As for implications, the concept of parallel processing can be challenging as traditionally programmers thought about problem solving in a more serial way. So NVIDIA embarked on a campaign to publish and teach the concept in the mid 2000s. They lectured and worked with major universities to begin to teach CS students the idea of opening up these computational resources (and to sell more of their products). If you want some great examples of GPGPU, look at: nvidiaDOTcom/object/tesla-case-studies.html

    The long term implications can be big, but CUDA won't propel NVIDIA to greatness alone. GPGPU has enhanced certain tasks (climate modeling, medical imaging, Black Sholes modeling) but it is overkill for most problems. The setup penalty is huge for a small number of calculation for example, and a CPU could do it in a fraction of the cycles. Where GPGPU really shines is on large data sets, and not every problem is a large data set.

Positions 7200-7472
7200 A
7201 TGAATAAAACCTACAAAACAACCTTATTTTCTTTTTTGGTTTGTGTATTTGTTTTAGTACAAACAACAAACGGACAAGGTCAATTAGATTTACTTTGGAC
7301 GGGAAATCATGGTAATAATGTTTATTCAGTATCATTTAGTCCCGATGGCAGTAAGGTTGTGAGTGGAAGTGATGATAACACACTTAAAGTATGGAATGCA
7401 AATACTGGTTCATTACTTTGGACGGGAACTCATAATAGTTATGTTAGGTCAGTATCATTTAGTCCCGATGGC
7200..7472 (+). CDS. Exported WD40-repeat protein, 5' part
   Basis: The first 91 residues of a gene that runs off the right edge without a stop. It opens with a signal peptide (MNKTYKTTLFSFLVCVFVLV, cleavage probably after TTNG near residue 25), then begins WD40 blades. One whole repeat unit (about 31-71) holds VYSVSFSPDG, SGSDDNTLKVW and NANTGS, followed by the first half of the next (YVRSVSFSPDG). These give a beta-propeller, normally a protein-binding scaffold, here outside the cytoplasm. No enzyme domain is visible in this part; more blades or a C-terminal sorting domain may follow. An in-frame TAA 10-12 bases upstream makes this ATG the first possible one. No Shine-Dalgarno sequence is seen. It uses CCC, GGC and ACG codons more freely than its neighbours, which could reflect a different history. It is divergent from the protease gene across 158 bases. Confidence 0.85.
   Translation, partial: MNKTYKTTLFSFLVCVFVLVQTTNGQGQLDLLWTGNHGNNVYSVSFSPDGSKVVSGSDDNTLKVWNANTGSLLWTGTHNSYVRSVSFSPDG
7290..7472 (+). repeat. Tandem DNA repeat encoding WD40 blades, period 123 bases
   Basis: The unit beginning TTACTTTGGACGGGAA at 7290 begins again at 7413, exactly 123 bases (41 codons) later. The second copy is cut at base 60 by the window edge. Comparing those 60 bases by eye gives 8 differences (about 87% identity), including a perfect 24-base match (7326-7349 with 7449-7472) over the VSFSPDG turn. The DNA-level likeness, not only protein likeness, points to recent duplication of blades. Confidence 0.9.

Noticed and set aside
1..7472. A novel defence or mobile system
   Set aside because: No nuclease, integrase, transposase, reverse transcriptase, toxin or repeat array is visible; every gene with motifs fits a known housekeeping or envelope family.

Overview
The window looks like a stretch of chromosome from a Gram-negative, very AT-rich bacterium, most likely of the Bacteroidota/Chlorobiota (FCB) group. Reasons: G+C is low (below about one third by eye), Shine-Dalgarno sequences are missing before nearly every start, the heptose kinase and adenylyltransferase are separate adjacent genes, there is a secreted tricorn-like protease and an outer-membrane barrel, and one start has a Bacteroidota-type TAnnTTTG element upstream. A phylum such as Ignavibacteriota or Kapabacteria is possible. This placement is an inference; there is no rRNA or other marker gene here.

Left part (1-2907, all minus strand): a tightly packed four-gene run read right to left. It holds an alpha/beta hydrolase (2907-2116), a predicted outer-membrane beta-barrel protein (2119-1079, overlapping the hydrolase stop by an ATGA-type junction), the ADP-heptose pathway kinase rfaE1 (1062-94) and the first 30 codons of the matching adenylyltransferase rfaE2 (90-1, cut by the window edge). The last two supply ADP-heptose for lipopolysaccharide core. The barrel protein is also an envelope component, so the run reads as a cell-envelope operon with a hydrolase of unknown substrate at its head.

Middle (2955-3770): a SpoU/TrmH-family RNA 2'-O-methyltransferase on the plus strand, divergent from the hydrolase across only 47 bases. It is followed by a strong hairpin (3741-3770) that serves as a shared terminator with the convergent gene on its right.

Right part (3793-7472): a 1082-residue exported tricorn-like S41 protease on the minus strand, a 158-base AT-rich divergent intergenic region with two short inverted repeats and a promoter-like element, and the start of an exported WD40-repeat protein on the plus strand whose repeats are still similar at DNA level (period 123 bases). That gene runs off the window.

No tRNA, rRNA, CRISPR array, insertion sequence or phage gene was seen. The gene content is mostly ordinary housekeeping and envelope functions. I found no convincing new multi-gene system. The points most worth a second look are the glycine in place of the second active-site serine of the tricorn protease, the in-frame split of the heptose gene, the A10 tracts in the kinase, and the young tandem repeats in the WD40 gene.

The potential as I see it is that a traditional CPU becomes a smaller silicon budget in a system while GPUs take more real estate. Not only can GPUs do graphics, they do complex calculations too. And that is goodness for NVDA. But getting the rest of the world on that page is not simple. But I have no doubt NVIDIA will continue to push this technology and I am very interested to see if and when consumer based GPGPU applications become a reality.

  • schmenkle321 by schmenkle321 Aug 8, 2014 2:55 AM Flag

    A coherent discussion with you is not possible. Why don't you stop trying to pick a fight and I won't reply and we'll be good. cheers

  • Reply to

    I still say we'll see 19+

    by kvimax1 Aug 7, 2014 6:34 PM
    schmenkle321 schmenkle321 Aug 8, 2014 1:01 AM Flag

    The topic was NVDA's licensing business, not Intel's CPU IP. I have no idea what patent's of Intel's NVDA is potentially stepping on. If you're saying Intel holds big cards here, I say ARM seems to be doing pretty well without an Intel cross license.

    Why don't you can enlighten us about what ARMv8-A IP intel has claim to?